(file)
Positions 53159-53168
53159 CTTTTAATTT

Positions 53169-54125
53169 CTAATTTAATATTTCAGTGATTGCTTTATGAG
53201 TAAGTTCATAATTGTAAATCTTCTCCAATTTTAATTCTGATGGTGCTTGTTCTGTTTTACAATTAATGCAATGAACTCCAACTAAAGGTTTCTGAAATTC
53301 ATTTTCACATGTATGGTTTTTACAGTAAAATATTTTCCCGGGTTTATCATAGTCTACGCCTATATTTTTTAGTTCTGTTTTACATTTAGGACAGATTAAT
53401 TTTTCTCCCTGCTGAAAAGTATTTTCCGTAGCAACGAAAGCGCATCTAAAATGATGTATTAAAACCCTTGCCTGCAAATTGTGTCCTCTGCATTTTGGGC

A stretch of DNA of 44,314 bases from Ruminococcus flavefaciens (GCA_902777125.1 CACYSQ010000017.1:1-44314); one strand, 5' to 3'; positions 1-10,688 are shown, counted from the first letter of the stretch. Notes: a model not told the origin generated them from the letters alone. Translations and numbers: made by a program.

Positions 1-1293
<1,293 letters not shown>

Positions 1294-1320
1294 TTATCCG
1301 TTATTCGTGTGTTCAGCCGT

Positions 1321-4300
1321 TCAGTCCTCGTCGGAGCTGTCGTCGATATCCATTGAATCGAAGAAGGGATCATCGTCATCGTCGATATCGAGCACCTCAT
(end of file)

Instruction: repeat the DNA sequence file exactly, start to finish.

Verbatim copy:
Positions 53159-53168
53159 CTTTTAATTT

Positions 53169-54125
53169 CTAATTTAATATTTCAGTGATTGCTTTATGAG
53201 TAAGTTCATAATTGTAAATCTTCTCCAATTTTAATTCTGATGGTGCTTGTTCTGTTTTACAATTAATGCAATGAACTCCAACTAAAGGTTTCTGAAATTC
53301 ATTTTCACATGTATGGTTTTTACAGTAAAATATTTTCCCGGGTTTATCATAGTCTACGCCTATATTTTTTAGTTCTGTTTTACATTTAGGACAGATTAAT
53401 TTTTCTCCCTGCTGAAAAGTATTTTCCGTAGCAACGAAAGCGCATCTAAAATGATGTATTAAAACCCTTGCCTGCAAATTGTGTCCTCTGCATTTTGGGC

A stretch of DNA of 44,314 bases from Ruminococcus flavefaciens (GCA_902777125.1 CACYSQ010000017.1:1-44314); one strand, 5' to 3'; positions 1-10,688 are shown, counted from the first letter of the stretch. Notes: a model not told the origin generated them from the letters alone. Translations and numbers: made by a program.

Positions 1-1293
<1,293 letters not shown>

Positions 1294-1320
1294 TTATCCG
1301 TTATTCGTGTGTTCAGCCGT

Positions 1321-4300
1321 TCAGTCCTCGTCGGAGCTGTCGTCGATATCCATTGAATCGAAGAAGGGATCATCGTCATCGTCGATATCGAGCACCTCAT